The first two Hezekiah Crain releases are Coachgun American Whiskey and Deep Oak 14-Year American Whiskey. Both are sourced from MGP, the mega-Indiana distillery. Sean has been around long enough to understand that transparency is a big deal and he doesn't hold many cards close to his vest. 


Before I get to the reviews, I'd like to thank Sean for providing me with a sample of both in exchange for no strings attached, honest reviews. And, before anyone rolls their eyes, I've not been in love with everything that Sean has had me review. He knows he is taking a real risk with me.




Coachgun American Whiskey Batch #001


American whiskey can be pretty much anything that qualifies a whiskey and is distilled in (you guessed it) the United States. That can be Bourbon, Rye, Light Whiskey, Blended or Single Malt, Wheat Whiskey, or a blend of any of those. As such, the term is vague.


In the case of Coachgun, we're looking at a blend of Bourbon and Rye, often called Bourye. These are single barrel whiskeys, both sourced from MGP, and consist of its 36% rye content Bourbon aged four years and its 95% Rye aged five. There was no dilution, and as such, touts a Batch Strength descriptor that weighs in at 105.8°. There's been no added flavor or color and is particle-filtered, but not chill-filtered. You can expect to pay about $59.99 for a 750ml bottle. It is important to note that this is, by design, not sold by any retailers outside of Wisconsin.


Appearance:  Poured neat in my Glencairn glass, Coachgun was gold in color. It produced a broad rim and fat, slow tears that fell back to the pool of whiskey.


Nose:  Sweet corn, caramel, toasted oak, and cinnamon hit my nose first, but hidden beneath was apple. When I drew the vapor into my mouth, vanilla caressed my tongue.


Palate:  I discovered an oily mouthfeel with a medium body. The first flavors were cherry and maple syrup. It was certainly unusual. As the whiskey worked its way across my palate, I tasted vanilla, caramel, and nutmeg. The back offered oak, cherry (again), and mint.


Finish:  Long and warming, the finish gave up toasted oak, cherry, rye spice, and mint.


Bottle, Bar, or Bust:  There wasn't anything overly complicated with Coachgun, but it was tasty. I've had Bouryes before at lesser proofs and for the most part, enjoy them. They often wind up spicier than Bourbons and softer than Ryes. As far as a value statement goes, $59.99 for something barrel-proof is under the "average" price. Good job, Sean, I'm tendering my Bottle rating for it.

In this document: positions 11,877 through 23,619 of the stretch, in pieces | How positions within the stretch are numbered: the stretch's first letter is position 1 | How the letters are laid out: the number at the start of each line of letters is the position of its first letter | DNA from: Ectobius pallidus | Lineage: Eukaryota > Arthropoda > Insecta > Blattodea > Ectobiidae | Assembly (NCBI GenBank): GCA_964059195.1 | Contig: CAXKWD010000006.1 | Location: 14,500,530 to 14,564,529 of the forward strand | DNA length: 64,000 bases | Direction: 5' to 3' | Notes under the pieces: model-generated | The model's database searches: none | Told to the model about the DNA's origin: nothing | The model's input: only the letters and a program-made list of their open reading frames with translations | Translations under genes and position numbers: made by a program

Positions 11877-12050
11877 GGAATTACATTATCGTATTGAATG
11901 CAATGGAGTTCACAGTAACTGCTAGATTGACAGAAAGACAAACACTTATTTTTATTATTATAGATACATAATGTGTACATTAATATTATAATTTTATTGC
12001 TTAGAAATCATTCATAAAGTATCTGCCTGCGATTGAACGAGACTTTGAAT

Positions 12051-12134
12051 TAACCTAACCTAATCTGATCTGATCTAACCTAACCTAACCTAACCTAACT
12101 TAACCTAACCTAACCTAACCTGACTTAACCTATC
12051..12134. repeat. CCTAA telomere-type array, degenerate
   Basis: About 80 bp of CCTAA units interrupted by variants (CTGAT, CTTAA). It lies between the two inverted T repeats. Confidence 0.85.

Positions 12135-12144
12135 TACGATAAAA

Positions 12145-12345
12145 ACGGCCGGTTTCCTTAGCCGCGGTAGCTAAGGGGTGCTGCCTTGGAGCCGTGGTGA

Deep Oak 14-Year American Whiskey Project #001


And now, for something a little different. Light whiskey at 14-years isn't overly uncommon. I've reviewed a few of these MGP Light whiskeys and some have been impressive, but I recently had one that was awful. 


What makes Deep Oak different is that once the single barrel was dumped, it was then placed in a hand-selected, freshly-dumped former whiskey barrel for extra-aging. Bottled at cask strength of 115°, Deep Oak is non-chill filtered and retails for about $74.99.

Appearance:  Served neat in my Glencairn glass, Deep Oak presented as the color of bright gold. A medium rim was formed which yielded medium, slow legs that eventually dropped back into the pool of liquid sunshine.


Nose:  Aromas of vanilla, oak, and mint were evident on my olfactory senses. As I breathed in through my mouth, I picked out a bold vanilla. 


Palate:  If you've ever wondered what the mouthfeel of an oil slick is, Deep Oak will answer that question. This may be the oiliest whiskey I've tried to date. It coated every crevice of my mouth. The front brought a single flavor: berry jam. The middle changed things up with rye spice and cocoa powder. The back was dry oak, tobacco leaf, and cinnamon Red Hots.


Finish:  Deep Oak was one of those whiskeys with a freight-train finish. It didn't build, it just rolled on and on for several minutes. You couldn't miss the oak, which was joined by black pepper, cinnamon, and clove. My hard palate was left tingling. You could feel the oily mouth well into the finish.


Bottle, Bar, or Bust:  Light whiskey isn't everyone's thing and has its detractors. However, Deep Oak is unlike any light whiskey I've had before, and if you blindfolded me and didn't tell me what it was, I would not pin it down as light whiskey.  I found the mouthfeel and finish fascinating. I thought it interesting that the palate started off slow before adding complexity. I like the idea that it was twice-barreled, both times in vintage cooperage. If you want to drink something off the beaten path then this one's for you. It is for me, too. This snags my Bottle rating. Cheers!


My Simple, Easy to Understand Rating System
  • Bottle = Buy It
  • Bar = Try It
  • Bust = Leave It


Whiskeyfellow encourages you to drink your whiskey as you see fit but begs you do so responsibly.